burned watersheds to “reduce fuels” and “fire risks” by logging forests
and trees that survived the 2018 Taylor Fire. 

In 2019, the agency approved the Upper Briggs Timber Sale and KFA immediately filed an administrative objection. Despite our advocacy, the project has
moved forward and the first timber sale, called, the Wildhorse Timber
Sale will be auctioned soon.

In 2020,
KFA will continue advocating for conservation in the Briggs Creek area.
We will also monitor and document the impacts of any timber sale
activities associated with the Upper Briggs Timber Sale. Monitoring
information will be used in future efforts and to demonstrate the
impacts of old forest logging in the Siskiyou Mountains.

Regional Projects and Policy
Klamath Forest Alliance works to protect specific habitats in the Klamath-Siskiyou Mountains. We also work to promote conservation policy that will protect the unique values of the Siskiyou Mountains. In 2019, we worked on the following regional projects and policies: Oregon Fire/Forest Policy and the Integrated Vegetation Management for Resilient Lands Programmatic Environmental Assessment. We also commented on nation-wide NEPA revisions proposed by the Forest Service and on the now successful proposal to list the Pacific fisher as an endangered species.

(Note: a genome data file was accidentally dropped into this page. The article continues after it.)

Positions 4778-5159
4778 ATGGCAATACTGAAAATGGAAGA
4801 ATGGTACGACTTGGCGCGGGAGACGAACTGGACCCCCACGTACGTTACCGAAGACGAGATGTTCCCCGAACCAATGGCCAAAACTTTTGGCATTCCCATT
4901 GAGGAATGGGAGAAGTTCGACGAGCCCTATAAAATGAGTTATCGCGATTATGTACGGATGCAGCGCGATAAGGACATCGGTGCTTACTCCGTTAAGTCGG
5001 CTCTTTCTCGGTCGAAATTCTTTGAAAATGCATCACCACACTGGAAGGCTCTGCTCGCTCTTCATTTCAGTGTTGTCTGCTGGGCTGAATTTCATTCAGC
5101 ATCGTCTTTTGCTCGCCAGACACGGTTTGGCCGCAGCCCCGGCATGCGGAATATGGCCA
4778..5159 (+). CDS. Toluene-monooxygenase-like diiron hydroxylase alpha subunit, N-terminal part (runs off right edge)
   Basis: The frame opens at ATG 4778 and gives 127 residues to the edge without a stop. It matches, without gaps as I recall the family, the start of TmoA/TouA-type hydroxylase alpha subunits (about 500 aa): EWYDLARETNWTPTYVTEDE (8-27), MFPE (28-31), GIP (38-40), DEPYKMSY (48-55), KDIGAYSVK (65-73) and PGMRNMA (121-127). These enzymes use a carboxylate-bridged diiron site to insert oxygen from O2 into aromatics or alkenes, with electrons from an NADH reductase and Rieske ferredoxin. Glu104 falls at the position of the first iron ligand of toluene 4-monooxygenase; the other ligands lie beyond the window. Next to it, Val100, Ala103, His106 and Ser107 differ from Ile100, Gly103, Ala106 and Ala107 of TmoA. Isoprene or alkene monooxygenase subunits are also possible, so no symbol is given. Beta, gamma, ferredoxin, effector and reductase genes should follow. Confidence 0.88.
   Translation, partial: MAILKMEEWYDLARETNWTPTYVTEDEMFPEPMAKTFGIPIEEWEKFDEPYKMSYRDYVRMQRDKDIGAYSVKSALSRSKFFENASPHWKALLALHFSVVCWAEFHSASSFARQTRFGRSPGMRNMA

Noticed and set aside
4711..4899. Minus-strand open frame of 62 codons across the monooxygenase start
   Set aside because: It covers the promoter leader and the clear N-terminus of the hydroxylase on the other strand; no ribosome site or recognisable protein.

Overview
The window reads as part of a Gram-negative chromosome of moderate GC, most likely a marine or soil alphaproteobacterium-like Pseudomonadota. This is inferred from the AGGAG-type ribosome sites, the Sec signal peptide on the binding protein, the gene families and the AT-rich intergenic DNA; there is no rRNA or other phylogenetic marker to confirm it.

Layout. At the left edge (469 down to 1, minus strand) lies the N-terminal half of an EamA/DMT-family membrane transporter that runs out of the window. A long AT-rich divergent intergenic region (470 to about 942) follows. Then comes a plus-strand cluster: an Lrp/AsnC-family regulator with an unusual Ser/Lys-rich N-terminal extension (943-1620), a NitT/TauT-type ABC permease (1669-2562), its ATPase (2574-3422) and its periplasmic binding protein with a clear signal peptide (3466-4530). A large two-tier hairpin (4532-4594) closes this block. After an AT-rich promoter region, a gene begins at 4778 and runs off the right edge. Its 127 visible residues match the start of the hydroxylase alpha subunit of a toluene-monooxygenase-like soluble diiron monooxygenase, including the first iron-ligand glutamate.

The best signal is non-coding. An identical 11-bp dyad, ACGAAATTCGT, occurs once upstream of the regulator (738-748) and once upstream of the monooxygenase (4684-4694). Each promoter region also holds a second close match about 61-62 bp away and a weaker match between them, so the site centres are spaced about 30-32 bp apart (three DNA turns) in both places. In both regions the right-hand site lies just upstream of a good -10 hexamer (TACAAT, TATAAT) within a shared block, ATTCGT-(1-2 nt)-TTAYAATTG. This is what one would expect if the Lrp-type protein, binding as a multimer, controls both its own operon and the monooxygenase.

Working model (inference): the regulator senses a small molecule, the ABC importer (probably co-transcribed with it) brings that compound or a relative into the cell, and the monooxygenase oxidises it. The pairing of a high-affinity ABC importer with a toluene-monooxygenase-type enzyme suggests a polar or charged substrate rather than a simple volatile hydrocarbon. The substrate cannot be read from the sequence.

Oregon Fire/Forest Policy
In 2019, the politics of wildfire took center stage. The timber industry, federal land managers, and politicians throughout Oregon and California have been promoting aggressive wildfire suppression and exclusion, and increased logging as a solution to the so-called “fire problem.”

Due to political pressure following the 2018 fire season, Governor Kate Brown of Oregon created the Council on Wildfire Response.  KFA provided detailed policy recommendations and scientific analysis in a report to Governor Brown, state legislators and the Council on Wildfire Response regarding wildfire, smoke and forest management. The report titled, Information and Policy Recommendations Pertaining to Forest, Fire & Smoke Management in Southwestern Oregon can be viewed here.

Integrated Vegetation Management for Resilient Lands Programmatic Environmental Assessment

The Integrated Vegetation Management for Resilient Lands Programmatic Environmental Assessment (IVM) has been proposed by the Medford District BLM. Although it sounds benign, the project is heavily geared towards logging Late Successional Reserves, Lands with Wilderness Characteristics, Areas of Critical Environmental Concern and other conservation-based land management allocations. 

The IVM would affect vast swaths of BLM land in SW Oregon.

The project would allow heavy commercial logging and new road construction to occur across over 800,000 acres of land in southwestern Oregon without public comment, public involvement, scientific review or the disclosure of environmental impacts. The current proposal would allow up to 25,000 acres of commercial logging and 90 miles of new road construction to be implemented every ten years, and would “have no sunset date,” meaning it could theoretically be implemented for decades, allowing hundreds of miles of new road construction and many tens of thousands of acres to be commercially logged.